To determine the effects of targeted gene knockdown on cell sensitivity to lenvatinib, cells transfected with the indicated siRNAs were seeded in 96-well plates at 3,000 cells per well, followed by overnight incubation. The next day, after rinsing cells, fresh medium containing DMSO or lenvatinib (0.1–375 µM) was added for 72 h. CCK-8 assays were conducted to measure cell viability and IC50 values calculated.

To determine the effects of RARRES1 and SPINK2 expression on cell sensitivity to lenvatinib, cells transfected with the indicated siRNAs or plasmids were seeded, incubated, rinsed, and treated with lenvatinib for 24, 48, 72 and 96 h. Cell viability was measured using CCK-8 assays.

Cell colony formation assay

HCC cells (n = 800) transfected with the indicated plasmids or siRNAs for 24 h were seeded in 6-well plates and cultured in DMEM medium supplemented with 10% FBS for 14 days. Then, cells were fixed with methanol, stained with crystal violet solution, and colonies containing ≥ 30 cells counted under a microscope.

Flow cytometry to detect apoptosis

Annexin V-FITC and propidium iodide (PI) were used to detect apoptosis by flow cytometry. Briefly, cells transfected with siRARRES1 were cultured in 12-well plates, followed by treatment with 20 µmol/L lenvatinib for 48 h. Cells were then incubated with Annexin V-FITC and PI for 20 min, followed by flow cytometry.

Transwell assay

Transwell assays were conducted to assess cell migration ability. Briefly, cells were seeded into 6-well plates and incubated overnight, followed by 24-h transfection with the indicated siRNAs and/or lenvatinib (20 µmol/L) treatment. Next, cells were collected and reseeded in serum-free DMEM at 2 × 104 cells per well in upper transwell inserts with 8 μm pores. DMEM containing 20% FBS was added to the lower wells as a chemoattractant. After incubation for 24 h, cells were fixed in methanol (10 min, room temperature), followed by immediate transfer to − 20 °C for overnight incubation. Cells were then stained with 50 µg/mL PI for 30 min, washed twice with PBS, and examined using a Nikon ECLIPSE 80i microscope to determine the number of cells on each transwell membrane.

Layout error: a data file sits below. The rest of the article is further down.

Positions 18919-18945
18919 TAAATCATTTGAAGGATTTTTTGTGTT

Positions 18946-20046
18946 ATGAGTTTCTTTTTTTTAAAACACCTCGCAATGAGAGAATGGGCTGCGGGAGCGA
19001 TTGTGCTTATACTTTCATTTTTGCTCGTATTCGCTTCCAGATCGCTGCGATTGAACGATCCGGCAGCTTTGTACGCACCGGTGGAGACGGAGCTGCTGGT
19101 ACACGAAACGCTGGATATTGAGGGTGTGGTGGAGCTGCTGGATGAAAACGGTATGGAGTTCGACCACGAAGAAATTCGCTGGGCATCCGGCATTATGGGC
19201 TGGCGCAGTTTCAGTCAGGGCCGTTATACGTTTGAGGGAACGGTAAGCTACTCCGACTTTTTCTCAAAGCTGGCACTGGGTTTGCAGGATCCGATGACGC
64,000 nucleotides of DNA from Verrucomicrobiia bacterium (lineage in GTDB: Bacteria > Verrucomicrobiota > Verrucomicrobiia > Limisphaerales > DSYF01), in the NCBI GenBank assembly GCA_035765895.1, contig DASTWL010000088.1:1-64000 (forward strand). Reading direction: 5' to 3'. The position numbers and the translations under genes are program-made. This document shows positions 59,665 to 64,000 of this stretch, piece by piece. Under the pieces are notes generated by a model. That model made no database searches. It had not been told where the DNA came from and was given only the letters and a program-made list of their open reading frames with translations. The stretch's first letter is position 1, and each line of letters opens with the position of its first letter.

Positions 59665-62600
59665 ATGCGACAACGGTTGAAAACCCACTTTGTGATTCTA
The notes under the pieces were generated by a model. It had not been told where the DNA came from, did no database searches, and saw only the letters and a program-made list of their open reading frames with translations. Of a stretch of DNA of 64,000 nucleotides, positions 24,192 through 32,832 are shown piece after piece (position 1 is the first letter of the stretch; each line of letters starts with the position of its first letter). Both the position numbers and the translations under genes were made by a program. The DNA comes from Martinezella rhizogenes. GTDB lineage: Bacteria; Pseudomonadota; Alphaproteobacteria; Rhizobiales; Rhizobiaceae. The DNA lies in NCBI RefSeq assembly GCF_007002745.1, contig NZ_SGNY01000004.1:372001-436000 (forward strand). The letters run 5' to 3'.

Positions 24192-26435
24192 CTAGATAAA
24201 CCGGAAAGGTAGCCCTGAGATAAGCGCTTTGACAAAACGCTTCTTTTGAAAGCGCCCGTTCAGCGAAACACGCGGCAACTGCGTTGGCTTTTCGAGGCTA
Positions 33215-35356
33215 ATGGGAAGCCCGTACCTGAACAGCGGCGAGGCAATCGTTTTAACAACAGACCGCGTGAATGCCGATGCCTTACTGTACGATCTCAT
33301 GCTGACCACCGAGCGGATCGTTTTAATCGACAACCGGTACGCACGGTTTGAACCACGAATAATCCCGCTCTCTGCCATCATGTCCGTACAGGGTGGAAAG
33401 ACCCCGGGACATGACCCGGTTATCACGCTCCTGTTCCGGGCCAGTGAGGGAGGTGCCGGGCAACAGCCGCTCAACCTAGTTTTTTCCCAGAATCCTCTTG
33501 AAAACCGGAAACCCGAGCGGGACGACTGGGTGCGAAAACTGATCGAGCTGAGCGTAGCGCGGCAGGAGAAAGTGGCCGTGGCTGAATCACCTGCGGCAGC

Co-immunoprecipitation (CO-IP)

Huh7 and SKHEP1 cells were transfected with the indicated plasmids for 24 h. IP buffer supplemented with protease inhibitor cocktail and phosphatase inhibitor was used to lyse cells. After overnight incubation with the indicated antibodies at 4 °C, cell lysates were incubated with 20 µl of Protein G plus/Protein A-agarose for 2 h at 4 °C. Appropriate primary antibodies were adopted to analyze immunoprecipitated complexes by western blot, after washing the complexes three times with supplemented RIPA buffer.

Tumor xenograft model

BALB/c nude mice (n = 20, 5-week-old) were randomly divided into four groups (n = 5 per group). RARRES1 overexpressing plasmid- and corresponding control-transfected Huh7 cells were subcutaneously injected into 10 mice, 5 of which were simultaneously intraperitoneally injected with lenvatinib (5 mg/kg) or saline as a control. Tumor volumes were measured using a caliper at 7, 14, 21, 28, and 35 days, and the sensitivity of nude mice to lenvatinib observed. Then, mice were sacrificed and tumors weighed. The Animal Care and Use Committee of The First Affiliated Hospital of Shanxi Medical University approved all experimental procedures.

Statistical analysis

All data are presented as mean ± standard deviation and were analyzed using Graphpad 9.0. Quantitative variables were analyzed by Student t-test or One-way ANOVA. P < 0.05 was considered statistically significant.

Data availability

The datasets generated and/or analyzed during the current study available from the corresponding author on reasonable request.



Hepatocellular carcinoma


Differentially expressed genes


RAR responder protein 1


Serine protease inhibitor Kazal-type 2


Tyrosine kinase inhibitors


Epithelial-mesenchymal transition


Cell Counting Kit-8




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The study was funded by a grant from Advanced Programs of study abroad, Department of Human Resources and Social Security of Shanxi Province (Grant No. 20210004), The 70th batch of general projects of China Postdoctoral Science Foundation (Grant No. 2021M702051) and Central Guiding Local Science and Technology Development Fund Project (Shanxi Provincial Department of Science and Technology) (Grant No. YDZJSX2021A041).

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Design, review & editing, Jun Xu; Data analysis, experiments and writing-original draft, Yarong Guo and Bao Chai; Assistant with experiments, Hezhao Zhang, Xinhao Chai, Yan Chen and Yuting Chai; Review & editing, Liwei Qin.

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Correspondence to Jun Xu.

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Guo, Y., Chai, B., Zhang, H. et al. RARRES1 inhibits hepatocellular carcinoma progression and increases its sensitivity to lenvatinib through interaction with SPINK2. Biol Direct 19, 15 (2024).